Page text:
The illustrator Hilary Knight at the New-York Historical Society, where an exhibition showcasing his collaboration with Kay Thompson, “Eloise at the Museum,” is on view. CreditAgaton Strom for The New York Times
I am a native Manhattanite, therefore Eloise was a particular heroine of mine growing up. At a time when New York was somewhat down in the dumps, Eloise made it seem highly desirable to be “a city child.” That she lived at the Plaza Hotel, a place I associated with tourists and an old Walter Matthau movie (then in grainy reruns on Channel 9), mattered not at all.
So when the Books desk asked me to review an exhibition on “Eloise” that was opening at the New-York Historical Society, I “skibbled” at the chance. Then I remembered that the New York Public Library for the Performing Arts, where I’ve been intermittently conducting research for a biography of the actress Elaine Stritch, had in its lobby posters and other intriguing items crafted by Hilary Knight. Mr. Knight illustrated the “Eloise” books (along with “Mrs. Piggle-Wiggle,” “I Hate to Cook Book” and many other midcentury favorites) and had a “rawther” complicated relationship with the writer who gave voice to the character: an eccentric dynamo named Kay Thompson.
Ms. Thompson died in 1998, but I knew that Mr. Knight, at 90, was very much alive and active — more so than many half his age — and after the homework of watching a 2015 Matt Wolf documentary about him with my delighted daughter (who had herself dog-eared the “Eloise” books in grade school), I asked if he would give me a personal tour of both exhibitions. Let’s just say the experience beat getting the headphones.
The keenness of Mr. Knight’s memory and the range of his work are absolutely astonishing (to use a phrase he might apply to one of his countless muses), with contributions to the publishing, theater and film industries as well as the general glamour factory. Since I toil as a fashion critic on occasion, I particularly enjoyed hearing about his friendship with the model Carmen Dell’Orefice and an early aesthetic impression, of a “very dark, dark green bathing suit” he glimpsed at the long-gone department store Bonwit Teller in the 1930s, covered in sequins. “They were made out of gelatin. Did you know that?” he asked me. I did not. “So you couldn’t go swimming in them. They would swell up.”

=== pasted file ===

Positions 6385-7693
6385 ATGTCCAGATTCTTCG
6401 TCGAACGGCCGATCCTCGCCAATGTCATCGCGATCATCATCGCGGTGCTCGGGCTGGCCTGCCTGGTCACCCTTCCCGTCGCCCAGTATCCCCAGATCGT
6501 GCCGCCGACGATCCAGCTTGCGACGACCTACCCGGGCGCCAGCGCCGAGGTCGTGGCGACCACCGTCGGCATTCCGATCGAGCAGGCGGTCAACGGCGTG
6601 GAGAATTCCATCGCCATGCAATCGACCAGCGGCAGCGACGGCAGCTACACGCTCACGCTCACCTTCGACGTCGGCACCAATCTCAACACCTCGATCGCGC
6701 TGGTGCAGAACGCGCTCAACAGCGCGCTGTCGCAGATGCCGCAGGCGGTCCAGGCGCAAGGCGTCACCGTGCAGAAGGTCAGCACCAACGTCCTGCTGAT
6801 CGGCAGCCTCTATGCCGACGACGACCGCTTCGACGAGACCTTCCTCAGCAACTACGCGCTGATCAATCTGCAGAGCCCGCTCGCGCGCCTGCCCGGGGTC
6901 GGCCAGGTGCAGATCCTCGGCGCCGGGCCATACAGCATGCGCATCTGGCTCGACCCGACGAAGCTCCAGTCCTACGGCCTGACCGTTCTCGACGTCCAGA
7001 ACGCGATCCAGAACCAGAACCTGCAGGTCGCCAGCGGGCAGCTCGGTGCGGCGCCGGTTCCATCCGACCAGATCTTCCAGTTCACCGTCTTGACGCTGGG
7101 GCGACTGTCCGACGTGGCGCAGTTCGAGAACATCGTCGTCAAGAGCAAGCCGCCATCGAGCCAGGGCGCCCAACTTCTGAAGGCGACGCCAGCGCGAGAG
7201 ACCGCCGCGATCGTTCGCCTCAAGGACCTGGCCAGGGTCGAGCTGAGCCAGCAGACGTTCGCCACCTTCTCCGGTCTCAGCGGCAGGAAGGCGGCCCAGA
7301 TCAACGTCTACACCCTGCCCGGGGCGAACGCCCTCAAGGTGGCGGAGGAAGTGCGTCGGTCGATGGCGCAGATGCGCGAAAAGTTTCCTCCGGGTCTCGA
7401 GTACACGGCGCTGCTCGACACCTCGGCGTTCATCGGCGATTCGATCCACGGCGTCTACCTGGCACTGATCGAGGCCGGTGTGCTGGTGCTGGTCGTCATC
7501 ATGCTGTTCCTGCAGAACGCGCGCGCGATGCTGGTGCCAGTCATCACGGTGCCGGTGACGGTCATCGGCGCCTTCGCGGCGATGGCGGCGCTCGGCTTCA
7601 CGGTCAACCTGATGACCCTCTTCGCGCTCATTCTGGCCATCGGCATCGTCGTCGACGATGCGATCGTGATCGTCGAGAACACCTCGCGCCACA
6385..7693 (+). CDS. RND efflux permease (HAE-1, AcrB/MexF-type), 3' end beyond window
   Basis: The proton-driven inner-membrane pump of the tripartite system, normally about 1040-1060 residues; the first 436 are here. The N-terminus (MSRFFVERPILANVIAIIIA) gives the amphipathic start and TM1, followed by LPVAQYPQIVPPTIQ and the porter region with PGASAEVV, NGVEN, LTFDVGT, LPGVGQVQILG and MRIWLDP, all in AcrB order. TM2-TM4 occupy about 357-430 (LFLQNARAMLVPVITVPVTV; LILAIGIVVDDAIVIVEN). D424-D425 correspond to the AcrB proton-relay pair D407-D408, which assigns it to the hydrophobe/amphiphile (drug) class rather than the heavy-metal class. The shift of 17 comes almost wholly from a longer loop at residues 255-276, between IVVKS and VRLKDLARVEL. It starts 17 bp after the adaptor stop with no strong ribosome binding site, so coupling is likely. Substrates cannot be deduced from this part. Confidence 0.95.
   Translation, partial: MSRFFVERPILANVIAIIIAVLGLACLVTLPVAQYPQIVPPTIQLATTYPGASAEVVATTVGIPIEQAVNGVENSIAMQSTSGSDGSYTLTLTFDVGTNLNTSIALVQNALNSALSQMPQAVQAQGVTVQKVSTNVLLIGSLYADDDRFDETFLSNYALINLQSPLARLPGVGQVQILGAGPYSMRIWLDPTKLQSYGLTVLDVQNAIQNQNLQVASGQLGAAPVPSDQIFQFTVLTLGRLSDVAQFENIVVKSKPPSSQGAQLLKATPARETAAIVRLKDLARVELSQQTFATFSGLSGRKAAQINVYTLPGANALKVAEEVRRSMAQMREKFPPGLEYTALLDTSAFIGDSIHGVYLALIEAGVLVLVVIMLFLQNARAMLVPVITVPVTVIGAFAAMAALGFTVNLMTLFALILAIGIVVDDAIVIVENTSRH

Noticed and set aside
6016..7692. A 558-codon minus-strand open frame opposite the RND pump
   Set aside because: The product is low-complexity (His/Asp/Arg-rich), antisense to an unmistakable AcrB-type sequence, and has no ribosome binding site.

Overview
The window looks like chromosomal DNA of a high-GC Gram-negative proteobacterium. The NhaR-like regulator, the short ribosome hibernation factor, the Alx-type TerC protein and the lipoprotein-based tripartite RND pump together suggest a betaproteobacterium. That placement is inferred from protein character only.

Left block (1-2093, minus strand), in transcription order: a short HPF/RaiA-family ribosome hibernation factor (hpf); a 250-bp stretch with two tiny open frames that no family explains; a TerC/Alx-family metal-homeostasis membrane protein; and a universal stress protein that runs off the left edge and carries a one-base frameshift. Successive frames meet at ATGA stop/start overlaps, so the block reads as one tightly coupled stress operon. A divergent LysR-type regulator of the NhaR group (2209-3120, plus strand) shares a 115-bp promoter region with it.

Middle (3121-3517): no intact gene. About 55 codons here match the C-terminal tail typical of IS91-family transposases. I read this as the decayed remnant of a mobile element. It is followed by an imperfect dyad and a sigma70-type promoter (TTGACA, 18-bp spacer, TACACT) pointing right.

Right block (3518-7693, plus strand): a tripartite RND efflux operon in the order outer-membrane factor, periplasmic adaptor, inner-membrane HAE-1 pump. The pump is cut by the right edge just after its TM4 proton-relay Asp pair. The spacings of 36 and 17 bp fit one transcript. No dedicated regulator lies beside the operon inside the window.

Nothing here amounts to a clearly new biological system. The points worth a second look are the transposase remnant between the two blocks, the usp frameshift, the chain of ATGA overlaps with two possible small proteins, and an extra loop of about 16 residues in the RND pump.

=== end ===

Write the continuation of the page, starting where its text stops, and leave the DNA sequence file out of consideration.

Frankly, I’m not sure athleisure is an improvement.
Mr. Knight also showed me a tantalizing page from an unpublished work he made not long ago called “Eloise Unlocks Her Secret Diary,” which explains among other matters why her Weenie the dog does not have, as one might expect, male genitalia. “I loved the little boy, I called him Weenie,” it reads. “But my mother thought a little girl is best.” The figure of the mother he sketched is modeled after Uma Thurman, who was woefully miscast as Eloise’s nanny in a film version of “Eloise in Paris” that never got made.
“To me it’s the best drawing I ever did, because it’s filled with information,” he said, indicating the mysterious mother’s enormous feathered hat (obscuring her face) and begloved right hand, tensely clenching the ottoman on which she sits as her daughter, quite neglected by 2017 standards, plays with gamboling puppies.
I hope that these simultaneous tributes will help Mr. Knight achieve his proper berth in history: not just as a creator of a character that is now arguably over-franchised, with subpar movie and television adaptations and cheesy tea parties, but as a champion fantasist, raconteur and observer of society.
Incidentally, Ms. Stritch was also a hotel habitué (and knew Ms. Thompson), and it turned out Mr. Knight helped design one of her first costumes, for the 1947 revue “Angel in the Wings.” Years later she told him she’d turned it into a lampshade, which seems like an echt-Eloise act.